How To Work Through The Fear Of Losing Someone You Love

There’s nothing scarier in this world than the thought of losing the people that we love. There’s something about the fear of grief that really cuts straight through a person. It can feel overwhelming at times, like you’re constantly waiting for the worst to happen. That’s no way to live your life. I know that we can’t help it because our brains naturally jump to the worst conclusions. However, here are a few helpful thoughts and feelings to train yourself to that can help you deal with the fear of losing someone.

  1. Accept the time you have. Whether it’s fearing that your grandma might not have that long to live, or if it’s just sending your long-distance girlfriend back on a flight home for the holidays, there are many ways this goes. You have to take the pressure off. Stop loading up every minute of your time with the risk and fallout that might not even happen. You won’t enjoy your time anymore by clinging to it. Goodbyes are a part of life just as much as hellos. It’s a sad but necessary truth.
  2. Don’t fear the future. There’s often no reason to fear the future. You might think you’ll never see this person again or that things won’t be the same the next time you see them, for whatever reason. However, these things do pass, and everything has to run its natural course. It will still be sad and you won’t always feel ready for change, but make no mistake – it will come.
  3. Stop hoarding “what if”s.¬†This doesn’t give you any more time, and in fact, it limits your opportunities. Regret is an unhelpful emotion because you can never escape it. No matter how happy or successful you might objectively be, there will always be that nagging voice in your ear whispering all the ways things could have gone differently. This doesn’t mean that you made mistakes in your relationships, or that you could have extended your time together. You can’t take responsibility for the way the earth turns. Just let yourself up along for the ride and accept what has happened and cherish the memories of the person you love. That won’t change.
  4. Don’t be afraid of group quality time. Don’t just plan solo hangouts with the person you are afraid will leave, because you won’t have any other support to draw on. By sharing your special person with the other people in your life, you spread yourself out. You are seen by multiple people, and loved by them. Your eggs aren’t all in just one basket, and you can be reminded of all the ways that you are loved by so many people.
  5. Trust them. If they say that they’re not going anywhere, trust them. There’s no use crying over spilled milk, but there’s even less reason to cry before the carton has tipped. Do you get my drift? Commitment is all about trust and planning for the future – don’t fear losing them so much that you stop hoping!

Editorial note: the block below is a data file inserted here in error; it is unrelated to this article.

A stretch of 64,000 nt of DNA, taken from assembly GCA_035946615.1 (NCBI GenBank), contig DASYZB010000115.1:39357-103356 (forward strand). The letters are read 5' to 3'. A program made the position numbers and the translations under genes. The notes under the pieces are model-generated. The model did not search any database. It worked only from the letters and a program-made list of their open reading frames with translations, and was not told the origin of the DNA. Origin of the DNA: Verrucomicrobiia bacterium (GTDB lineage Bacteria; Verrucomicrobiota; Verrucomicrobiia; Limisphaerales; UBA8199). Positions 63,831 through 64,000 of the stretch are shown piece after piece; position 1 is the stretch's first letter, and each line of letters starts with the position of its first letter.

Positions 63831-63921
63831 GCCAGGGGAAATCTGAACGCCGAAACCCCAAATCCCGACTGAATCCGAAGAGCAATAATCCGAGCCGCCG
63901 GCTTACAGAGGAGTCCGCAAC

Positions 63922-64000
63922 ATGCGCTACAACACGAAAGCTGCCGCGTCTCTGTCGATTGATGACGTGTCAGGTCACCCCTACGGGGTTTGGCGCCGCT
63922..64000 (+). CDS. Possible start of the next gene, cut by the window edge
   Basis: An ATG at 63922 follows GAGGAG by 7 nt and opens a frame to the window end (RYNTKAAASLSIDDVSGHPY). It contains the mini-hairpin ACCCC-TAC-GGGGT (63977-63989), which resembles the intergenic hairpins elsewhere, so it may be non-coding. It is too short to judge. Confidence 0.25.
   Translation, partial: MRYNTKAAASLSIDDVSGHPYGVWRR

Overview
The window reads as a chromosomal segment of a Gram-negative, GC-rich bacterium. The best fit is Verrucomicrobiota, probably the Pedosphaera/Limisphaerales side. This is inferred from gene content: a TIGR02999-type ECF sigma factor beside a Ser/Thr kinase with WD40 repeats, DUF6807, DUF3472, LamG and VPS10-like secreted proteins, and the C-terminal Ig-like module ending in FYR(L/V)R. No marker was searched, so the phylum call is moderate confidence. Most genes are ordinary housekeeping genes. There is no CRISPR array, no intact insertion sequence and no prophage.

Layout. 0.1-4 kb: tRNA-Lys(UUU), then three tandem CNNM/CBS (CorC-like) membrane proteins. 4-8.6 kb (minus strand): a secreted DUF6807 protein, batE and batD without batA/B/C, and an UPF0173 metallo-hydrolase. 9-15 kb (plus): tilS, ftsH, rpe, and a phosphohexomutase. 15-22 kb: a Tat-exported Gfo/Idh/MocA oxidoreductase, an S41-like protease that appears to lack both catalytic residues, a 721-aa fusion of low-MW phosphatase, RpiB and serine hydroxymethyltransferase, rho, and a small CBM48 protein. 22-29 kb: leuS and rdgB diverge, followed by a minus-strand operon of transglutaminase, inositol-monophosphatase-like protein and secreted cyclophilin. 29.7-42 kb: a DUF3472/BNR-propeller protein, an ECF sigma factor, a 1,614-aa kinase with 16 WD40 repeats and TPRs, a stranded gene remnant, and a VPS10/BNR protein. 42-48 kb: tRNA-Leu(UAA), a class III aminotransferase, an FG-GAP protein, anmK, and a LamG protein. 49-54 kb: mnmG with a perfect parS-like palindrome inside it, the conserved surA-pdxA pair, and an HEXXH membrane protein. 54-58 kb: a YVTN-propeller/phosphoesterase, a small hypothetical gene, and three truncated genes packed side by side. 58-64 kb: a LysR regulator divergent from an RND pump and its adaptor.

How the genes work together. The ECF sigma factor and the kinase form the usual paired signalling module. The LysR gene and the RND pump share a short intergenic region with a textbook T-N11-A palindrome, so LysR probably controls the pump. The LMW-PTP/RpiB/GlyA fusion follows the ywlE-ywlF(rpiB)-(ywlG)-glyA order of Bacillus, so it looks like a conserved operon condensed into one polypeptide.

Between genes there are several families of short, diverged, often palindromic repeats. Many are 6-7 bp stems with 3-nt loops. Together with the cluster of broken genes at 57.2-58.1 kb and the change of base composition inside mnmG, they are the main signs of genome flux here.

6. Know that you will be okay if they do leave. You might lose them. Yes, it’s going to hurt. I can’t promise otherwise. But time heals all wounds, and we all evolve in proportion with our experiences. We can adapt to circumstances and will be the better for it. All that you have learned from your person, you will still have with you. Whether they’re still around or not.
  7. Things happen for a reason. This is a classic piece of hallmark greeting card fodder, but it’s not wrong. Sometimes you just have to accept things that have happened, say your prayers, thank whatever god you trust in, and keep plodding on. You can’t change the way the world works but you can control yourself. You have to trust that you have the tools and emotional space to deal with big changes and losses. You’re a catch and everyone is glad to know you – don’t sell yourself short because you won’t be alone forever.
  8. Cherish the time you have together. Difficult futures do not negate a wonderful bank of memories. You will have the good infused with the bad in any situation and this is no different. Remember all the ways they changed you and all the ways you can still change. You are still here and still living for the now. You can take their legacy with you wherever you go. That’s special.

No matter what the circumstances are, loss is a terrible but inevitable part of life. You can’t escape it, you can’t get better at it, but you will get through it. I believe in you.

Hannah has a Masters degree in Romantic and Victorian literature in Scotland and spends her spare time writing anything from essays to short fiction about the life and times of the frogs in her local pond! She loves musical theatre, football, anything with potatoes, and remains a firm believer that most of the problems in this world can be solved by dancing around the kitchen to ABBA. You can find her on Instagram at @_hannahvic.